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ewbury company in the Essex regiment, he joined the ill-fated expedition of Sir William Phipps against Quebec, which on its return encountered a severe storm in the Gulf of St. Lawrence. One of the ships was wrecked on the island of Anticosti, and William Longfellow, with nine of his comrades, was drowned.
He left five children.
The fourth of these, Stephen (1), left to shift for himself, became a blacksmith.
He married Abigail, daughter of Rev. Edward Tompson, of Newbury, afterward of Marshfield.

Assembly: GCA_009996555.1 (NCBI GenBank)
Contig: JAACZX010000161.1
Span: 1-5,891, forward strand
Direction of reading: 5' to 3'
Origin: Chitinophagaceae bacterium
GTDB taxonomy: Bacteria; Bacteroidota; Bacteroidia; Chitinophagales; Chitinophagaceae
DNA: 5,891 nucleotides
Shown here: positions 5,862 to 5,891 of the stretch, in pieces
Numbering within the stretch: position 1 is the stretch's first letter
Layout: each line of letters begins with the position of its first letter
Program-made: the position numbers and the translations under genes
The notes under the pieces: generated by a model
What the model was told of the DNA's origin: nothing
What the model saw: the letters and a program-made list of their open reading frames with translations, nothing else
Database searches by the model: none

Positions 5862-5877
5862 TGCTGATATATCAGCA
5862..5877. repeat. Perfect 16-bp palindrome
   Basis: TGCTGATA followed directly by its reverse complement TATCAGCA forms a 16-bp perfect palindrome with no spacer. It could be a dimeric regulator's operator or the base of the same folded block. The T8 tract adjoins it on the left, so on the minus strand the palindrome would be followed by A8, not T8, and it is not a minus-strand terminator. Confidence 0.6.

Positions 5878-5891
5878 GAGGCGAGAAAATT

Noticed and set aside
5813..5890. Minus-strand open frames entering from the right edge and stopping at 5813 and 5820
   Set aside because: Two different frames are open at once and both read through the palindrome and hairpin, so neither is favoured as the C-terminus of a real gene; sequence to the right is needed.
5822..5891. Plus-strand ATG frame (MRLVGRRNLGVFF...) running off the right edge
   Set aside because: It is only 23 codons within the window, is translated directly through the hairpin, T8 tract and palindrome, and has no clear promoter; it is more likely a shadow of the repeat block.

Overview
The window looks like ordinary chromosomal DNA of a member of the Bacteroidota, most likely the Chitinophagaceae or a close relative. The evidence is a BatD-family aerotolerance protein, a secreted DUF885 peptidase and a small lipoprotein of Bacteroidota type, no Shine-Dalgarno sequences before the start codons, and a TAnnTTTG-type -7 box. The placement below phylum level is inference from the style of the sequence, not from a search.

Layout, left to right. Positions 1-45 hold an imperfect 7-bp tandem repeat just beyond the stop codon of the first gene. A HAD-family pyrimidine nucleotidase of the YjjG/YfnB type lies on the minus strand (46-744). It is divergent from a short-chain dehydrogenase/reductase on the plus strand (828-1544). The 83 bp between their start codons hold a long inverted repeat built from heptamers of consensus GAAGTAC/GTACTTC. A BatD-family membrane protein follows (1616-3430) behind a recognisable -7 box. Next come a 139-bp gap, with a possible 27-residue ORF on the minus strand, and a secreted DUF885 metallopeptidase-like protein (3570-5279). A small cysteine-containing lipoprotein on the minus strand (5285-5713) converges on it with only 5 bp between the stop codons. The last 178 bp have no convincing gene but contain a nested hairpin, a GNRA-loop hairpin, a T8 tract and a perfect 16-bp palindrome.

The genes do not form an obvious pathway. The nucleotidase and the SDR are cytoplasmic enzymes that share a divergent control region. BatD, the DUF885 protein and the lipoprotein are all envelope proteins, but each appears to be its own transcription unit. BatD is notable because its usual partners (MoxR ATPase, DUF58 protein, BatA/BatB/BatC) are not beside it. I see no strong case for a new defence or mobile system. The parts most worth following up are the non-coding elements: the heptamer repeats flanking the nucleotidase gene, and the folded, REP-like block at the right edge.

Their fifth child, Stephen (2), born in 1723, being a bright boy, was sent to Harvard College, where he took his first degree in 1742, and his second in 1745.
In this latter year (after having meanwhile taught a school in York) he went to Portland in Maine (then Falmouth), to be the schoolmaster of the town.
This was the letter from the minister of the town inviting him:—
Falmouth, November 15, 1744.
Sir,—We need a school-master.
Mr. Plaisted advises of your being at liberty.